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Indian women hold the key to food wellbeing

6 November 2018
Alleviating hunger requires input from marginalised groups
Governments need to recognise the status of women in the family and society and give them a role in developing policies aimed at alleviating poverty, according to researchers at the University of Sydney Business School.

In a paper titled ‘Families and Food: exploring food wellbeing in poverty’, the researchers argue food security or ensuring adequate supplies of food isn’t enough to meet the needs of people living below the poverty line.

Associate Professor Ranjit Voola says that while food security relates to calorie intake, food wellbeing addresses food beyond nutrition, such as “psychological nourishment or a sense of comfort, love and community”. 

“Our research finds important links between families, food consumption and poverty,” said Dr Voola. “We also found that the everyday activities of choosing, buying and consuming food involve unequal power dynamics that influence family relations and are detrimental to women and girls and hinder poverty alleviation.”

Dr Voola worked on the project with Dr Archana Voola (University of NSW), Dr Jessica Wyllie (University of Newcastle), Dr Jamie Carlson (University of Newcastle) and Dr Srinivas Sridharan (Monash University). 

The researchers based their findings on interviews with 25 women, many of them widows, living in absolute poverty in southern India. More than 190 million Indians are estimated to experience hunger every day.

Dr Voola said that many of the women interviewed relied on interdependent networks to ensure food availability. In addition to working full-time in the fields, many of the women were also singularly responsible for food acquisition and preparation.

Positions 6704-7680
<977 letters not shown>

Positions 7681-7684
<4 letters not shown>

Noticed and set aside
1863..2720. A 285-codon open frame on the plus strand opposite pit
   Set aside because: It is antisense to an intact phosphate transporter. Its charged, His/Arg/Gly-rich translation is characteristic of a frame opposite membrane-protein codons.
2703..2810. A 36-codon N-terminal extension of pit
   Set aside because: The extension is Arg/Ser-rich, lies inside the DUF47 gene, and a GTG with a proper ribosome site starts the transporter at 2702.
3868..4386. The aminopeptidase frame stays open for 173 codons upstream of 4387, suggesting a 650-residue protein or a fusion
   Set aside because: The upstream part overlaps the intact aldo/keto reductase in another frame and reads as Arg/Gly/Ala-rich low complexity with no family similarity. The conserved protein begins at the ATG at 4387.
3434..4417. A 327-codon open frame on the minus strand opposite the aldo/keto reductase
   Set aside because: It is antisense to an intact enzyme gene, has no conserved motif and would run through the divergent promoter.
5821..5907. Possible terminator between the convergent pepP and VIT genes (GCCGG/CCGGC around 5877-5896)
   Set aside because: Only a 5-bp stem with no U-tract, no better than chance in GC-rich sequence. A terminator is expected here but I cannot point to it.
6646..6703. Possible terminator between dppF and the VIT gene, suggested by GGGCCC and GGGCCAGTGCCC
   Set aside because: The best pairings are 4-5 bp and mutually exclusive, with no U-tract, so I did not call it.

Few women had an opportunity to learn about food or its preparation beyond the skills passed down to them by their mothers, to try new foods or new cooking methods or buy labour saving pre-prepared foods such as chilli powder. 

Men in most cases were reluctant to assist their wives and mothers. “I ask my son to help with collecting water and he says ‘do it yourself. I am not a girl to bring water’,” said one interviewee. 

The paper also talks of the role of food in maintaining kinship structures which can serve to protect vulnerable women. “We share meals with our friends and other members of the community,” said an interviewee. "When relatives and guests come to the house we feed them happily. It is an honour.” 

For many women, food wellbeing can involve the fulfilment of an emotional need. Dr Voola quotes one study participant as saying that “if the children are not there to eat with her, her hunger is not satiated”. 

“Policies addressing hunger emphasise meeting physiological needs, however, for a holistic response to hunger, both physiological (food security) and psycho-social needs (food wellbeing) have to be met,” said Dr Voola. 

“Policy makers need to intentionally create enabling environments, that recognise mothers’ status in families’ food decision-making process and allow for them to gain visibility as part of the political and/or economic elite.” 
 
“Policy makers need to facilitate contributions to the food policy-making processes from marginalised groups, such as poor women,” Dr Voola concluded. This is essential if we are to achieve the UN’s sustainable development goal of no hunger by 2030.